Marcella, aroundanaround, MMP and others have all made posts recently which are tuning me in to the idea of mindfulness and the impact it is having on my life. Not (as A&A suggests) that I am in any way an expert - in fact, I am still hunting and hoping for a very basic level course to become available on mindfulness based stress reduction in my area. As posted before, I did receive details of one run by my local Day Resource Centre, which I would have willingly (and enthusiastically) signed up for - but it is on a weekday afternoon. So not possible.
But I am thinking about it and working on it, in my own very small ways. And I am starting to think small ways are the best. For example, my morning routines have changed. No longer do I try to multi task, attempting to make the tea while emptying the washing machine and refilling the dryer, remembering halfway through that I haven't refilled the coffee maker ready for W when he comes down. Instead I focus on one thing at a time. drinks first, then the washing up, then the washing. Within each area I focus on what I am doing. At the start I often had to remind myself, "No, I'm not doing the washing machine at the moment - I am emptying the dryer first." Now it seems to happen more automatically, and I seem to be becoming more efficient (and less stressed) in the mornings. (Mind you, I would still love our dishwasher to work again...)
I was discussing with a friend at work today how I am trying to carry this through into my feelings and reactions too. I've been trying to use body scanning to manage my anxiety levels. Specifically, I've been trying to identify, when I feel anxious, where in my body I sense that emotion. Gradually I am tuning in to my stomach churning, or my heart racing, or my breathing becoming faster and more shallow. Rather than consciously trying to change those feelings, I am focusing on them and observing them, trying to cultivate and interested detachment. As I do so, particularly with the breathing, the physical sensations often change. It's interesting, because changing the sensations is not the objective. It's all about observing, accepting, noticing. I'm starting to try to use this with the issues around anger too. But as I still don't identify my own feelings as anger, it's rather hard to observe bodily sensations associated with anger. Instead I am coming at it from the other end. D had me research the common experience of anger, and as part of that I listed the physical sensations. Now I am watching for those sensations, trying to tune into them to indicate to me when what I am feeling might actually be anger.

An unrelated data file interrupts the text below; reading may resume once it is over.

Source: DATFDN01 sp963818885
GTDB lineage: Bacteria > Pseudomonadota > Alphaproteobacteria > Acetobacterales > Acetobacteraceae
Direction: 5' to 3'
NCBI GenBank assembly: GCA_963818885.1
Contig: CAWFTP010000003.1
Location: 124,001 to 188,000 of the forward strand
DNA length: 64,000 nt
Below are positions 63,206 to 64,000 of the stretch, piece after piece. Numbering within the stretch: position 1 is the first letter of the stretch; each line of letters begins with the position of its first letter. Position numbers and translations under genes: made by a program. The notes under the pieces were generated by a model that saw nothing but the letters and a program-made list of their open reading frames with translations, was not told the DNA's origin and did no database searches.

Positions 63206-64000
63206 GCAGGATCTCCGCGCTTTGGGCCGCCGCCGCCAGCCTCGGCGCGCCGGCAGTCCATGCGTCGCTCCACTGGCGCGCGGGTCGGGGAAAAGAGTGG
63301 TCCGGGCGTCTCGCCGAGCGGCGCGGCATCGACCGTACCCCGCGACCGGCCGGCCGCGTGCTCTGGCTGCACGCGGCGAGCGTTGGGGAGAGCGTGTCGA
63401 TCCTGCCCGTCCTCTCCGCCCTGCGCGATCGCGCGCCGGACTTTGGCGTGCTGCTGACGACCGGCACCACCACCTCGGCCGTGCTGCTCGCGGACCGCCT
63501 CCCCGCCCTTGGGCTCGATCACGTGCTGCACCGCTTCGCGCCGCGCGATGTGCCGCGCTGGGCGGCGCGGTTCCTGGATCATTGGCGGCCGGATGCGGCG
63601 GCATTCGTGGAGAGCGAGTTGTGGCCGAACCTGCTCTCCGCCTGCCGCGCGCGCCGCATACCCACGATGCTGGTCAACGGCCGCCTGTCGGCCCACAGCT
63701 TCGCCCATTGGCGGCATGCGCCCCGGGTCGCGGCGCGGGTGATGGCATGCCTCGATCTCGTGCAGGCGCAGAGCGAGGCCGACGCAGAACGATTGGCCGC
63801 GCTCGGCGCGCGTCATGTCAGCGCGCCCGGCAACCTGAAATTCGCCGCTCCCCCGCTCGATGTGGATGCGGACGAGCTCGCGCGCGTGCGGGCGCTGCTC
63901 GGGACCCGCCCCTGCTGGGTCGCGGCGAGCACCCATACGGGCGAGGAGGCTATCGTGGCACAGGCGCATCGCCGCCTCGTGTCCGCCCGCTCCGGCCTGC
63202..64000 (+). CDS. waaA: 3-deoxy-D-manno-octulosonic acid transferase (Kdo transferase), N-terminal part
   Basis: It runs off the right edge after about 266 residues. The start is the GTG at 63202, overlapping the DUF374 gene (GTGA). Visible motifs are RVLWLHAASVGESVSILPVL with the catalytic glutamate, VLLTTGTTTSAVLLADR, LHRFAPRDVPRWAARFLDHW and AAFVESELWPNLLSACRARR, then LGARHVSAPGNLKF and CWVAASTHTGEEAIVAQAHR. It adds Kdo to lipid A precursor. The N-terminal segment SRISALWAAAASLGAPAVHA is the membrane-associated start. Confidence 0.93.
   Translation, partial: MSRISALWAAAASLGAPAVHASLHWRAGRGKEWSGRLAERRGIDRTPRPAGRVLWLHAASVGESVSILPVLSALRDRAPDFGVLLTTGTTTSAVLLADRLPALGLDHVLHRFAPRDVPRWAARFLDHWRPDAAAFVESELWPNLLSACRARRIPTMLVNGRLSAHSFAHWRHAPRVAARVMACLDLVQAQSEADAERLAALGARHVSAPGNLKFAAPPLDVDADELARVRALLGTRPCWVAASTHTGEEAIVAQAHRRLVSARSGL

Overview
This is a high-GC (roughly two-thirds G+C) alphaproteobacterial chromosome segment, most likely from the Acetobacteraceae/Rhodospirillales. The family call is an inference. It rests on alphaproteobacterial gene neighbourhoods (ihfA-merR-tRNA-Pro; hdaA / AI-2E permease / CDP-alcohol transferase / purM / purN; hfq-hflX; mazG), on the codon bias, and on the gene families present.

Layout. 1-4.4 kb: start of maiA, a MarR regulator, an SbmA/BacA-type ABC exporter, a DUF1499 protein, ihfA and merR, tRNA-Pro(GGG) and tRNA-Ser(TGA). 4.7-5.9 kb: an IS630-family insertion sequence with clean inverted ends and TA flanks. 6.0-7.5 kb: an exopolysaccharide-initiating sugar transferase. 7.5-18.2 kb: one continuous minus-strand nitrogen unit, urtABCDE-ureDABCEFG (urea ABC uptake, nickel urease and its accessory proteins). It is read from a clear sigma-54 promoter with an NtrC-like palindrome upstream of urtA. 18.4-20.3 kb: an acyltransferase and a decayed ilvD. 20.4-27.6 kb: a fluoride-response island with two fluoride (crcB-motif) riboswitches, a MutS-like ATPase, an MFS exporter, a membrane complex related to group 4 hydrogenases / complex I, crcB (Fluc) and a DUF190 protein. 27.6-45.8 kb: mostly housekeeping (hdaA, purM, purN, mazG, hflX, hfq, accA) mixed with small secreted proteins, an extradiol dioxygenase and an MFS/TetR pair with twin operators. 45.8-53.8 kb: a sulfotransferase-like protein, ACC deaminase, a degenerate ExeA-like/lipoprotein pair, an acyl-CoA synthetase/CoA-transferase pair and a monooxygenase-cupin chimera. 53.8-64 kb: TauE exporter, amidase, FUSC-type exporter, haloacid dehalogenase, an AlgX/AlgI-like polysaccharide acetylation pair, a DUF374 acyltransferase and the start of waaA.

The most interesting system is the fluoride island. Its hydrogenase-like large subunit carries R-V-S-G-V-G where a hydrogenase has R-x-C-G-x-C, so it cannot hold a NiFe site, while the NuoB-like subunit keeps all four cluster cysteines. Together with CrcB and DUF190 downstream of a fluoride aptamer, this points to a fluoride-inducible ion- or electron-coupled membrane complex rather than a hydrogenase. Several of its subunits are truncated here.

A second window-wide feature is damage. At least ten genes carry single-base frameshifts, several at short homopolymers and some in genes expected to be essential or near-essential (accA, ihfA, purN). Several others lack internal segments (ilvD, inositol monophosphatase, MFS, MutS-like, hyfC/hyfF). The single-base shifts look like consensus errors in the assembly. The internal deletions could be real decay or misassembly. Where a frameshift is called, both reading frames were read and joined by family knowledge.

But also, mindfulness is about living in the now. So I'm trying (it's hard!) to focus on what I am feeling and experiencing now, and not dwelling on what has happened or what will happen. I'm using another strategy I was given. of allowing myself worry time - time to obsess or think about things, to go over them and hopefully process them. But outside of those times, I am trying (it's hard, as I said!) not to dwell on them. I'm trying, instead (yes, it's very hard, and I'm not very good at it!) to redirect my thoughts to what is happening now.
Is it working? Well, this week I have had three people, completely independently, tell me how well I seem, how well I seem to be coping. Given that this time of the year has been, for the past three years particularly, my very worst, and that I have at this time for the past three years ended up taking time off work, that is something I am pleased about. Despite the ridiculous pressures at work, despite my exhaustion, despite everything else, I am enjoying my job, and I am coping. It isn't all down to the mindfulness (I'm not doing enough of it for that!) but the mindfulness is definitely helping.